Taryn and I headed down to Knoxville on Friday for our first half of the season. I hadn’t done this race before but heard great things about it from Alyssa and others and was super excited for the race.
Taryn and I stayed at the Four Points Sheraton directly across the street from the race expo, which was an awesome choice. I would definitely recommend staying at the Sheraton if you decide to do this race (and you should!).
Most of Friday was taken up with the drive, so we didn’t pick up packets until Saturday. After we got those, we hit the practice swim, which is always really critical for me, with swimming being my weakest of the three disciplines. Luckily, the practice swim went great. Everyone was super friendly, the swim was very low key, the water temp (68 point something) was perfect – I couldn’t have asked for a better start to race weekend. We also did a short ride and run, checked our bikes in at transition, attended the athlete briefing, and then went to bed early. The day before a race always goes by faster than I want it to!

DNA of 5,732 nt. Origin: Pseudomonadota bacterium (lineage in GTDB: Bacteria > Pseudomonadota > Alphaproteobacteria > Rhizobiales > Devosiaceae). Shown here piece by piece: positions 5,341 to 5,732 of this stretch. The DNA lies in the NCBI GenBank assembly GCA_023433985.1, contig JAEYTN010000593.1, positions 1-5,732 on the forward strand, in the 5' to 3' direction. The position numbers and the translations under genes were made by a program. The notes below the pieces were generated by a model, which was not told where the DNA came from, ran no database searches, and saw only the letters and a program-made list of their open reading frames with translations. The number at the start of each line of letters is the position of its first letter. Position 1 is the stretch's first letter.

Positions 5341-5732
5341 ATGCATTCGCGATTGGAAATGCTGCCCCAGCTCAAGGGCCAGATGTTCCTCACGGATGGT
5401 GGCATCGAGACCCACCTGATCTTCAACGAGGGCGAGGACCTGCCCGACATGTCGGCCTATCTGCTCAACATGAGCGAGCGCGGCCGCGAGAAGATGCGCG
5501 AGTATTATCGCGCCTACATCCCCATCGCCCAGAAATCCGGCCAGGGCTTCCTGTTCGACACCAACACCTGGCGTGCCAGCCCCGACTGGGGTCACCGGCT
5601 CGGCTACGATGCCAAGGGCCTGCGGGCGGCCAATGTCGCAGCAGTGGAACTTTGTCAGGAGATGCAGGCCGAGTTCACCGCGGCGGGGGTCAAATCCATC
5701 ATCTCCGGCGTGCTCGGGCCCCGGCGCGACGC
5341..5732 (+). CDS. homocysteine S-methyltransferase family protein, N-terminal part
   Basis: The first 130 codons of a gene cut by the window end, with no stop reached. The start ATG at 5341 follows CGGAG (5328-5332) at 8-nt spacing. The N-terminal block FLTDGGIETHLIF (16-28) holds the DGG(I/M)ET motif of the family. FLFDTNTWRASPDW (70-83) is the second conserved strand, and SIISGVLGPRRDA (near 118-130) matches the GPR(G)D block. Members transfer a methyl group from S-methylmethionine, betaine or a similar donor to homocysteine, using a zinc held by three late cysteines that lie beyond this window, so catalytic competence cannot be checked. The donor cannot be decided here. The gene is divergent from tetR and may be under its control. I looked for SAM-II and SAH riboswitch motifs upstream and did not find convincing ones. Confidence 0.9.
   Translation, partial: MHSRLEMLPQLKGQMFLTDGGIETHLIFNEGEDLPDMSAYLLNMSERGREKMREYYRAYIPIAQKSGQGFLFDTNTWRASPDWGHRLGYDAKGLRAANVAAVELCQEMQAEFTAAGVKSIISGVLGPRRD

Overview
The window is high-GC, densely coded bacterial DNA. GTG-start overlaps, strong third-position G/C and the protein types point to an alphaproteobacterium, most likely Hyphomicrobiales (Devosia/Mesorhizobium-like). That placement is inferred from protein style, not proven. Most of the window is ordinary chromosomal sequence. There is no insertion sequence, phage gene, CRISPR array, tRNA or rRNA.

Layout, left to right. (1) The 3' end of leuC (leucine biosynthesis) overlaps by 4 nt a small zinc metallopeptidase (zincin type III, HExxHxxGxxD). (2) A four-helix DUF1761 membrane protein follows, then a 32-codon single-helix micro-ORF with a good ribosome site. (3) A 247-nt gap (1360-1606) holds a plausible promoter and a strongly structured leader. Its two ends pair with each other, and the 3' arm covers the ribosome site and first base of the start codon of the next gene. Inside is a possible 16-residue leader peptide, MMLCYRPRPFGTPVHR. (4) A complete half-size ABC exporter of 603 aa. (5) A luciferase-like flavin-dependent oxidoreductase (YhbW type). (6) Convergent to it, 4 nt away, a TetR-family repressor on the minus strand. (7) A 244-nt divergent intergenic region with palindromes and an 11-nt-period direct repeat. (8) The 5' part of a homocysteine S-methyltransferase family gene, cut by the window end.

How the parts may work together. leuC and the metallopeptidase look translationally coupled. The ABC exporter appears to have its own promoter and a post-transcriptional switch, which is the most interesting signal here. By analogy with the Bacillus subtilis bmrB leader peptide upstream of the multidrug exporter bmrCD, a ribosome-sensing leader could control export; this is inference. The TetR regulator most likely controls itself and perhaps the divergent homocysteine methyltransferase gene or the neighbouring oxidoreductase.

With everything going so smoothly on Saturday, I woke up feeling positive and excited on race morning. I got up at 4:00 and we left the hotel around 5:15, which is when transition opened. No race number tattoo or directional snafus this time. We were able to walk to transition and get there by 5:30, which was great, and we had until 6:30 to get set up.
We thought an hour in transition would give us more than enough time to get ready, even if something went wrong. Sure enough, I had to visit the mechanics, as I couldn’t get a reading on the pressure in my rear tire (this is a recurring problem, as I need a valve extender on my rear tube and it’s constantly causing me problems). In any case, they were super friendly and helped me out quickly and efficiently. Huge thanks to those gentlemen for helping me out!
I also spoke to the race officials in transition (I had a random question about where I could put my bag because it was too large to fit neatly by my bike) and they were super friendly. The head official was from Atlanta and we chatted a bit. I loved the low-key, friendly atmosphere at this race from start-to-finish. It really makes such a difference in terms of keeping the athletes calm. The Race Director told us in the athlete briefing on Saturday that our racing experience was their top priority and it really showed throughout the weekend.